That's what I thought too. But the calculator disagrees. In fact the calculator's shift has the opposite sign. Increasing the angle causes the calculator's spectrum to shift right, while increasing the maximum film thickness causes it to shift left. I'm very confused.ChrisR wrote:I think the color at 20º should match what you get at
(original wavelength)/cos 20º = 282nm .
The paper at https://www.osapublishing.org/viewmedia.cfm?id=79472 supposedly explains how the calculator models the physics of the film reflection, but I haven't read it in enough detail to resolve my confusion.
In any case, here's an animation of the chip as photographed with two angles of light:
Each of the two frames of this animation was a single camera exposure, shot with a 20X objective, using a non-diffused Jansjö lamp.
Despite the obvious change in apparent geometry, nothing physically changed between the two exposures except for the angle of the light.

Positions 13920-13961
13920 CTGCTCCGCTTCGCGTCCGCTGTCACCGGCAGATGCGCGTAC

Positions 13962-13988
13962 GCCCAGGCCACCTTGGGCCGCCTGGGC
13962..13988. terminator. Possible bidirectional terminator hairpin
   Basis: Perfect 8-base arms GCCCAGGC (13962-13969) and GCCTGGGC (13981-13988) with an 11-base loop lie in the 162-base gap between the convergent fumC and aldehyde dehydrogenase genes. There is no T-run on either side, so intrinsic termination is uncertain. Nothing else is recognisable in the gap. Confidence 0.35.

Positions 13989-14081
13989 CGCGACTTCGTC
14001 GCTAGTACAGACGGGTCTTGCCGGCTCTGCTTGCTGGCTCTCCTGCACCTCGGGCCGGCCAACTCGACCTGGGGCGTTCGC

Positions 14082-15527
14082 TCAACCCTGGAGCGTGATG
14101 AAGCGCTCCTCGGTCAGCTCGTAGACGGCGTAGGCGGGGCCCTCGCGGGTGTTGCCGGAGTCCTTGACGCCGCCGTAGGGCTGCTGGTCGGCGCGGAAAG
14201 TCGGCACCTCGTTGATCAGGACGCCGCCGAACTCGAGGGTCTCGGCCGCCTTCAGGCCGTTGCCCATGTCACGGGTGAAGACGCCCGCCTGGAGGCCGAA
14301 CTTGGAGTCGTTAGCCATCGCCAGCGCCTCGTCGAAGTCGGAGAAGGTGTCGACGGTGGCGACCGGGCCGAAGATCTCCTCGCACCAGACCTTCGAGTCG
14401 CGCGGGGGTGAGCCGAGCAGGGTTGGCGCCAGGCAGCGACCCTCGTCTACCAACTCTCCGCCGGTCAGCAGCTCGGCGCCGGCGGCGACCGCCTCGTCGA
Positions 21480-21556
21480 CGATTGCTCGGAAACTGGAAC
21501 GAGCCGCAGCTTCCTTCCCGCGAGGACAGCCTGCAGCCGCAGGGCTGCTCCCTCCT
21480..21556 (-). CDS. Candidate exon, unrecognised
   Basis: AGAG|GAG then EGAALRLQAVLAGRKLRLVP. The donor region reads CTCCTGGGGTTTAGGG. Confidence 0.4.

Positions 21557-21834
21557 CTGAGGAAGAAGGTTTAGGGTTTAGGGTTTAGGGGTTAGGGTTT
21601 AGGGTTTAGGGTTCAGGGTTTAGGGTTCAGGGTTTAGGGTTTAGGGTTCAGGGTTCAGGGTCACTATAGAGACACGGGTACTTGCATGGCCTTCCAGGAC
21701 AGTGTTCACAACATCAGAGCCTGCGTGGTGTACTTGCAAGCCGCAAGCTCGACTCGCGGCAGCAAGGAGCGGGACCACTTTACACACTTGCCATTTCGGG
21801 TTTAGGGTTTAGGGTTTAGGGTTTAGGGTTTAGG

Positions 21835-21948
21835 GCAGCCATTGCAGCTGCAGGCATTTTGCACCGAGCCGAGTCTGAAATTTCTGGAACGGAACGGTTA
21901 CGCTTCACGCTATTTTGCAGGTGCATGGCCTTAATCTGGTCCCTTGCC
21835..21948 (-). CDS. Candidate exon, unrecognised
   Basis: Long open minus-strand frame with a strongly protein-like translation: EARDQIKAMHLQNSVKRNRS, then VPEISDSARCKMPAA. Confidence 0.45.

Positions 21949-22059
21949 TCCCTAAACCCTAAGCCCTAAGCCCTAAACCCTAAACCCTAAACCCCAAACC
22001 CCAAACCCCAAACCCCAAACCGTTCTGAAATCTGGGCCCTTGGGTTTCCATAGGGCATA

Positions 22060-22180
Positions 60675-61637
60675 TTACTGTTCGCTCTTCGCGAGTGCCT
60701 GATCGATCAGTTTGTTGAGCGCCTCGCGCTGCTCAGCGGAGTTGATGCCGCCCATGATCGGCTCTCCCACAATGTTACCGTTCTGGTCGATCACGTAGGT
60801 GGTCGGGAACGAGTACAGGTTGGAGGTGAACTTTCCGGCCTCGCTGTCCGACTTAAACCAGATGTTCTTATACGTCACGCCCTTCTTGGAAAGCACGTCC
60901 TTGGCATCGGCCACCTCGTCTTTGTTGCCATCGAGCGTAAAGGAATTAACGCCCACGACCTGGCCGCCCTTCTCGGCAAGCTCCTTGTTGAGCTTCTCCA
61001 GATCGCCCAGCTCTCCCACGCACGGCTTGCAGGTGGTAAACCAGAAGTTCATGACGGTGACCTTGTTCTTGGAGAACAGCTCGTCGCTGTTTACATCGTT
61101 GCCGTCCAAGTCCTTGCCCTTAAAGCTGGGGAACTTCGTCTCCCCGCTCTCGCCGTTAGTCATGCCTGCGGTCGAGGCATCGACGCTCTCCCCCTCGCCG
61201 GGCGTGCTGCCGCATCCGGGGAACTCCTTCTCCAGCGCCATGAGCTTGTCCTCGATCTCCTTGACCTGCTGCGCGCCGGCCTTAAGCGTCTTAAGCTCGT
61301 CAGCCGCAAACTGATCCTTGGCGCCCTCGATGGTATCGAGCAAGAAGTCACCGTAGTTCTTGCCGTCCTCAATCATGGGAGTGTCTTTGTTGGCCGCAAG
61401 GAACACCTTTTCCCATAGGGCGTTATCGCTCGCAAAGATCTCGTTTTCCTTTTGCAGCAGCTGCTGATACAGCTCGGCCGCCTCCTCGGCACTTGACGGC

The difference in aspect ratio between the two frames is entirely due to the "utilized aperture" effect. Physically the slide is at a fixed angle, tilted about 22 degrees with respect to the objective. In one frame the light is positioned above the slide, so that the reflection enters roughly the center of the objective. In the other frame, the light is positioned at a much lower angle, so that the reflection barely enters the edge of the objective. Effectively, the slide is being viewed at a lot lower angle in the second case, and the difference in aspect ratio is just perspective foreshortening corresponding to the different virtual viewing angle.
In both cases, the narrow angle of the illumination greatly stops down the objective, resulting in greatly increased DOF and correspondingly reduced resolution for focused detail.